At the same time, each country would have to put into escrow, money that is available for bank recapitalization. It should have a set methodology for capital infusions – just ask Buffett what is fair. So banks would know how to tap capital and what the cost is. It should have a 3 month lifespan. Banks would have 3 months to tap that facility or they should not expect to receive government support in the future. 3 months is long enough, banks can go and shop that bid and see if they can do better from private investors or that they can decide they really don’t need the additional capital. There also have to be severe consequences to any country that later offers their banks capital. This has to be a one- time offer with a time limit, as otherwise, the banks will not bother, knowing that there is always bailout money to be had. Maybe all the gold or other similar assets of the countries needs to be held in a vault somewhere, so that it can be confiscated by other countries when a country violates the rule. Some form of collateral or ability to ensure a country is violated for breaking the rules might help the whole situation. Right now a country can flaunt the rules, and rather than being punished, they have a stronger seat at the negotiating table, because the other countries have nothing of value to threaten them with. A giant pool of collateral that can be taken away when obligations aren’t met would do a lot to sharpen the focus of the serial offenders.
While banks are deciding if they need capital, a massive effort has to be taken to remove OTC derivatives from their books. In an ideal world, 3 months should be enough to get virtually all of the trades into a clearing system. It is certainly enough, that if every bank spent every day, with a team of people focused on netting, we could get the gross notionals down dramatically, but a clearing solution is the best solution. Forcing the OTC derivative markets into clearing would reduce all these concerns that investors have about counterparty risk and off-balance sheet exposure. We should have learned the lesson after Bear Stearns. We should definitely have learned the lesson after Lehman. The volatility in the past 3 months is at least partially attributable to the failure to fix this problem. Regulators have been asleep at the switch for over 3 years, but it is in their power to fix this. If the banks need to raise money to provide collateral to the clearing corporations (one of many reasons that potentially banks have resisted this move), then let the ECB and FED provide special loans for the provision of collateral. If a bank cannot afford to trade the product in a regulated and cleared environment, then they shouldn’t be in the business. The strong banks would be rewarded and less competition could make up for more transparency.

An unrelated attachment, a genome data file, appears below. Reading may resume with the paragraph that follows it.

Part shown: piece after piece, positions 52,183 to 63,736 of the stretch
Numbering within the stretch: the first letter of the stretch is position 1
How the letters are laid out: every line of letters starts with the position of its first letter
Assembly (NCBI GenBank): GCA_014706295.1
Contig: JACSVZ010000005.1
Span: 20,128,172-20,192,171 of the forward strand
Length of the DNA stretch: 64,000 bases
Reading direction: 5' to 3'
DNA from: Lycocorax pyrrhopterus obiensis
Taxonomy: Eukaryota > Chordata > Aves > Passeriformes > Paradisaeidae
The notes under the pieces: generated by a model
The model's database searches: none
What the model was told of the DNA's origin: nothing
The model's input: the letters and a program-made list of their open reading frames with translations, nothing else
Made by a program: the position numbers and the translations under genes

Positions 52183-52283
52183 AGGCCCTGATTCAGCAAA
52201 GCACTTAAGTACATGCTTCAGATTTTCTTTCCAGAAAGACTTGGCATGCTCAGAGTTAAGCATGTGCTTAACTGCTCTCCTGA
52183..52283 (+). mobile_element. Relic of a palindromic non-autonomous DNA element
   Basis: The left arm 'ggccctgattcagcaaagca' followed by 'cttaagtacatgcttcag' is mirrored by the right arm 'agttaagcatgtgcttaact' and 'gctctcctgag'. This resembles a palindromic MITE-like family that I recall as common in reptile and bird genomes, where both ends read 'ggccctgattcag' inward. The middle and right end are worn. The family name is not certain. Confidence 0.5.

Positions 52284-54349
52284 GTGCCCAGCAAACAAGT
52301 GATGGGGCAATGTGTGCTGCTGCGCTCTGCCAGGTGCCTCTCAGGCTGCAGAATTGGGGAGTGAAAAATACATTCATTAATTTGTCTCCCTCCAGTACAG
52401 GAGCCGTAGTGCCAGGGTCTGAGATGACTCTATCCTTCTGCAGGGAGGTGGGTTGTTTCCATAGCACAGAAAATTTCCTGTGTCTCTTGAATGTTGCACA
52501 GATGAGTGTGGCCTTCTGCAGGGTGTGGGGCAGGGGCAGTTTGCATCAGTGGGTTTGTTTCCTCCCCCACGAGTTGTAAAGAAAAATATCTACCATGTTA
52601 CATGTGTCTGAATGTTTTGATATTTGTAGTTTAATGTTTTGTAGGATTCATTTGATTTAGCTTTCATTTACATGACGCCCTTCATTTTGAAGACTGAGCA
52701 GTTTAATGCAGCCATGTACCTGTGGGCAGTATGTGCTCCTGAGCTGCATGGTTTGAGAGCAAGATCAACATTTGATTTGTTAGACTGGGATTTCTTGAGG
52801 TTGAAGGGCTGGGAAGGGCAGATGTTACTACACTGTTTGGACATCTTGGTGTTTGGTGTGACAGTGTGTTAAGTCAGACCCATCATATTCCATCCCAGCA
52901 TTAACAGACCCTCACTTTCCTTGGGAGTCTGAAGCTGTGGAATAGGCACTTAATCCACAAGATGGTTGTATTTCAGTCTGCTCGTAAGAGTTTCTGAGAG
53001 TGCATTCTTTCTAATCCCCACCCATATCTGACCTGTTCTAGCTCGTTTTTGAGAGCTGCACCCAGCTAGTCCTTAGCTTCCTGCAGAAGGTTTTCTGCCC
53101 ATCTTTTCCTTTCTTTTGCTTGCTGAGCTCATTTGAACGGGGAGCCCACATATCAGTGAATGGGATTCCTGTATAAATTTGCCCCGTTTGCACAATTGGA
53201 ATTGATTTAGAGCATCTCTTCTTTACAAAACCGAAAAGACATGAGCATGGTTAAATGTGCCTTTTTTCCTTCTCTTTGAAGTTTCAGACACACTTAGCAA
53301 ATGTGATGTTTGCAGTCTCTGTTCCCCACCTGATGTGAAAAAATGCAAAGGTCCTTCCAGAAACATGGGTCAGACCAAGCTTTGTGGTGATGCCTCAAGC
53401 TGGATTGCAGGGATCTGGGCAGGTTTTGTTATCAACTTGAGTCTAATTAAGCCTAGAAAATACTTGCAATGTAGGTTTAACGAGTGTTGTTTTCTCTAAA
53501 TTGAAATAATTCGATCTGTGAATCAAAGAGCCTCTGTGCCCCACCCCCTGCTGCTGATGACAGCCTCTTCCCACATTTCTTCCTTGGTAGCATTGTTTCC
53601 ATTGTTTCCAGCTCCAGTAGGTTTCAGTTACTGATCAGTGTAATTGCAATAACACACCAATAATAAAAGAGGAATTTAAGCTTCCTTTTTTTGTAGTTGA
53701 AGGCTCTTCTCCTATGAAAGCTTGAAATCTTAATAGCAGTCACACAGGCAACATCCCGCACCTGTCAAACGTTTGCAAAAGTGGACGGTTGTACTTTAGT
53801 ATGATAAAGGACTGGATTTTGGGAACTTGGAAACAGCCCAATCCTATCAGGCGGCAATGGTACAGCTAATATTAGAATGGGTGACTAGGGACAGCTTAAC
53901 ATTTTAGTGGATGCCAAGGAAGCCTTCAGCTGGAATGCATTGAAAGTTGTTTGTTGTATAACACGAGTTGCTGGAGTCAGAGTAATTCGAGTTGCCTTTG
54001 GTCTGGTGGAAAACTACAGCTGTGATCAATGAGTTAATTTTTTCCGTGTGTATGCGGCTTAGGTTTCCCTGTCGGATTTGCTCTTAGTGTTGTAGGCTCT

On top of this, the willingness of the ECB to print money has to be there. There is too much debt and too little money available to pay for it. Printing money has to be part of their plan.
Do I think the “cure” may be worse than the “problem”? Yes, I remain convinced that allowing defaults now would be the best solution for the longer term. It would clear out the system and allow a proper rebuilding. On the other hand, after a year of half-baked plans that accomplish nothing, they might as well come up with something that really could work. Shed the political veneer and go for it. In the end, we will likely continue to bounce higher on plans of plans, and sell off as those plans don’t work, and the economies fail to rebound.
I am sure there are lots of flaws with some of the above ideas, but Europe needs to come up with something that is new and real. It has to address short term funding needs and bank capital and counterparty risk. Worrying about full participation of members or money to keep secondary market yields on 10 year bonds low are not addressing the problem and are unlikely to get approved in a timely manner.